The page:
Employees earning less than £95,400 a year can put up to 40 per cent of their salary into their pension, depending on their age (see table below). The amount they contribute is then not taxed.
Put very simply, an employee earning £25,000 who puts £2,000 per year into a pension will only be taxed on £23,000. If they were paying tax at a rate of 22 per cent the saving would be 2,000 x 22 per cent = £440 in tax.
This is one of the biggest tax breaks on offer, for the very good reason that the government is desperate to encourage employees to start saving for their future.
The maximum amount that can be paid into a pension fund varies with age (on 6 April of that financial year):
|35 or less||17 per cent|
|36 to 46||20 per cent|
|46 to 50||25 per cent|
|51 to 55||30 per cent|
|56 to 60||35 per cent|
|61 to 74||40 per cent|
How do I go about claiming the tax relief?
Any payments made through your payroll will automatically qualify for the tax relief. Your payroll administrators will calculate this. You need to do nothing at all; it will all be done for you.
What are AVCs?
Additional Voluntary Contributions are an extra savings facility to give you a simple and tax-efficient way of topping up your retirement benefits to suit your personal circumstances.
You should consider paying AVCs if you:
- Have not had the opportunity to join a pension plan from the start of your career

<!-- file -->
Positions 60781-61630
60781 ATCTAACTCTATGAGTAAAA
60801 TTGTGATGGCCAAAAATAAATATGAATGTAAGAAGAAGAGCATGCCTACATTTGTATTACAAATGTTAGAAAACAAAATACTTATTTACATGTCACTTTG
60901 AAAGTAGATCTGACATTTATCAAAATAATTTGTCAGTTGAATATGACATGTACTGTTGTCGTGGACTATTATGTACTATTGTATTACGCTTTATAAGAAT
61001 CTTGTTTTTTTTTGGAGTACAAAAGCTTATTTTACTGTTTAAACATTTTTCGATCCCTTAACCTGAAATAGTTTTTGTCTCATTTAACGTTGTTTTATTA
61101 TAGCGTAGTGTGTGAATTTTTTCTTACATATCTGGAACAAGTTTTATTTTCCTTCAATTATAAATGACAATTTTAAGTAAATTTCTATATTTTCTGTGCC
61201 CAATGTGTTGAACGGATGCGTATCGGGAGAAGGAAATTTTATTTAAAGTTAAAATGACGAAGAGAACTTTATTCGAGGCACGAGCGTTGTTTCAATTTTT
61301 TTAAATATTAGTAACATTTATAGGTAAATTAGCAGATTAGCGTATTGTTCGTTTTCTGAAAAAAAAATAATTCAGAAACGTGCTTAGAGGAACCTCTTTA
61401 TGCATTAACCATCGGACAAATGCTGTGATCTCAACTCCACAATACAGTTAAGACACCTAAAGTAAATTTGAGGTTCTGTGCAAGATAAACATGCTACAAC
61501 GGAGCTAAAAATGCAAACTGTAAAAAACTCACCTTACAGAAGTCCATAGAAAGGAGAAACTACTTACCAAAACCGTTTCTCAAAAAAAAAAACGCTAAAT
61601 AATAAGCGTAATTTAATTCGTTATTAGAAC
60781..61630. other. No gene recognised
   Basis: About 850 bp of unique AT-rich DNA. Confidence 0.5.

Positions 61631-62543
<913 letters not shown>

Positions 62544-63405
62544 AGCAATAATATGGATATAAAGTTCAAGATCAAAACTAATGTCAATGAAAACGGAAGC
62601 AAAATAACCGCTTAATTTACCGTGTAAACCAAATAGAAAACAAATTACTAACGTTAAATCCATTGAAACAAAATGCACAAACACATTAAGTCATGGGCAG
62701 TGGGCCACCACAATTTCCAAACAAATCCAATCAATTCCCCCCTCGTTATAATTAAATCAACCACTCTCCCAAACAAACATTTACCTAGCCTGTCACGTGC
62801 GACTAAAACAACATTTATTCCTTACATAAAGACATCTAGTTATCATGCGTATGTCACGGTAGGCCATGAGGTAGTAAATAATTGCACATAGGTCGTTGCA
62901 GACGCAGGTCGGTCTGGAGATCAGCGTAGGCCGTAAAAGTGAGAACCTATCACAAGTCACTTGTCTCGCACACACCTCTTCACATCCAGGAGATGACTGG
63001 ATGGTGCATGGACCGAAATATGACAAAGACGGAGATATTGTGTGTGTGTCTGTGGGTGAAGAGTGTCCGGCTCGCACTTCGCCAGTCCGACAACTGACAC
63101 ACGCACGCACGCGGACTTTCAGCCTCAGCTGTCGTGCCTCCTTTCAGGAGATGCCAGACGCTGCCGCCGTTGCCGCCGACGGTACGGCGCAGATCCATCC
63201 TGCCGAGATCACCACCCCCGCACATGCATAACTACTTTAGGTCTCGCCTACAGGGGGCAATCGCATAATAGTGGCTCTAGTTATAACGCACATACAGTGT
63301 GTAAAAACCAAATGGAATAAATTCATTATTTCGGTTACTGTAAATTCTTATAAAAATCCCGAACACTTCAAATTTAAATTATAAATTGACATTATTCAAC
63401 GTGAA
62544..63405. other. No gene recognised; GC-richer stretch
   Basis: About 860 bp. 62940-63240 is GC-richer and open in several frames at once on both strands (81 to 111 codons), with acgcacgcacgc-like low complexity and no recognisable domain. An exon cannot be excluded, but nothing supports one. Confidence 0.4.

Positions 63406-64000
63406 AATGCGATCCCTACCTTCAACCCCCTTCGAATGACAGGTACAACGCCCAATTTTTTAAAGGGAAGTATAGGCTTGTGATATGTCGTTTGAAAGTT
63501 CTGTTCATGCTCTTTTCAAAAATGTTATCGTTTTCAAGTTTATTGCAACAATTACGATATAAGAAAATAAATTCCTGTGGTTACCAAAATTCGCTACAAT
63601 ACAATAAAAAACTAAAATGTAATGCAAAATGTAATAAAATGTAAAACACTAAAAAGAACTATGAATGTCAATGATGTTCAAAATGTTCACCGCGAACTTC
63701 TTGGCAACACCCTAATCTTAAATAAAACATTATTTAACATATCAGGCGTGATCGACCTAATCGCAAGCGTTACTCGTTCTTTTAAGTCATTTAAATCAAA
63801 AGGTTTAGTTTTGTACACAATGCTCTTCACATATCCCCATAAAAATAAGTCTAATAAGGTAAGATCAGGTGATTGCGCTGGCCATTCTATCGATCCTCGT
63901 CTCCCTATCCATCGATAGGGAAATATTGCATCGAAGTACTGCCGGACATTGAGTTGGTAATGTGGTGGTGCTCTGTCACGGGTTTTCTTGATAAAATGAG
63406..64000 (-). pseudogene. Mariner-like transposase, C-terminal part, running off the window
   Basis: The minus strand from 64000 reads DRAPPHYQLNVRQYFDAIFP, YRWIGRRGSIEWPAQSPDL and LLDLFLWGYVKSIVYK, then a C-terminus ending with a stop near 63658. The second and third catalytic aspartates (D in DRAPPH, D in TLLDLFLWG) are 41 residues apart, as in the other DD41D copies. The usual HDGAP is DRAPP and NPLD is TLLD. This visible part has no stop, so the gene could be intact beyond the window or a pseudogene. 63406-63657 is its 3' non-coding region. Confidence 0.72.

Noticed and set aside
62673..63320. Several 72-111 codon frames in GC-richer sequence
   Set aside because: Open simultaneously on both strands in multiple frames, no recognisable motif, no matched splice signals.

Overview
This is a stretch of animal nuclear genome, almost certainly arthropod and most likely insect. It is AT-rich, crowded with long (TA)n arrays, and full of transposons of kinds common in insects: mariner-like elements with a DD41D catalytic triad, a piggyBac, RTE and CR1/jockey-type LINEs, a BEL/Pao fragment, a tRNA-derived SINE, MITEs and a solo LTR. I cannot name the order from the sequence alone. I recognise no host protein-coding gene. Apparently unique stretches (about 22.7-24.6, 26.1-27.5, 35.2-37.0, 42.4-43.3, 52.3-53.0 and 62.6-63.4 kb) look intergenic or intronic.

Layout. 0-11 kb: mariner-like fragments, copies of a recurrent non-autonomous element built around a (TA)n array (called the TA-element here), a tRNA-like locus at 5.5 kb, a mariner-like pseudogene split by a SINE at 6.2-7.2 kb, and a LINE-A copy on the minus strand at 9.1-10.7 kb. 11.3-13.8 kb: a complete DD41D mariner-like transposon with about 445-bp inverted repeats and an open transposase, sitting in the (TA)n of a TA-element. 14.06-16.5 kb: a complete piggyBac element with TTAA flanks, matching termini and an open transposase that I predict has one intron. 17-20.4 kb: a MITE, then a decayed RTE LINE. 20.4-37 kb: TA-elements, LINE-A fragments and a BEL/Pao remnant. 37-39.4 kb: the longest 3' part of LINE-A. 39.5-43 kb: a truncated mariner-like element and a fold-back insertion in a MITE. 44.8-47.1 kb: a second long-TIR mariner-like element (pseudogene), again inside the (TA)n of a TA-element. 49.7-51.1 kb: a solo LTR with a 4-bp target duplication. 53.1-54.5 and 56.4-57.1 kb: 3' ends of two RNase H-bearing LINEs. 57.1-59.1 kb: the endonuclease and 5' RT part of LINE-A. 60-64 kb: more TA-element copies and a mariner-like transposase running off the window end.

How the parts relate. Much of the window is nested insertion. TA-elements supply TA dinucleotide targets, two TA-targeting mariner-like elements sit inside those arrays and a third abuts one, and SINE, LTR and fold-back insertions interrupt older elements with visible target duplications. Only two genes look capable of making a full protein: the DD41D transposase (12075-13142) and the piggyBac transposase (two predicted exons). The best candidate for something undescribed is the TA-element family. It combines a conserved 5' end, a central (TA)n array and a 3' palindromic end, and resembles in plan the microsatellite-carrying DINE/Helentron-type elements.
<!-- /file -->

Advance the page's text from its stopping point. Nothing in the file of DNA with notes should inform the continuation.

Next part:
- Plan to retire before your normal retirement age
- Have taken career breaks (e.g. for further education or family reasons)
- Would like to provide extra pension for yourself, your spouse or another dependant
Safeguards to protect your pension investment
Pension Funds are probably most employees' biggest savings fund. It is estimated that over 65 per cent of the FTSE 100 companies are owned by Pension Funds. Not surprisingly these funds are very heavily regulated to stop abuse.
Trustees run the funds, and are responsible for ensuring that the fund is properly invested, managed and paid out to the right people at the right time.
Every Pension Fund must appoint an Actuary. Actuaries are very highly specialised professionals who will assess how much the fund will need to pay in the future. They do this by looking at when the contributors are likely to die and then calculate backwards to work out the size of the pension fund needed to meet this liability. They also take into account projected investment returns.
The actuary is required to report to the trustees each year. The trustees then rely on this report to identify whether the fund is sufficient.
Each employee has the right to be kept informed of how well the fund is performing. Every year they should receive a statement informing them of the fund's performance and showing how much the employee will be entitled to on retirement.
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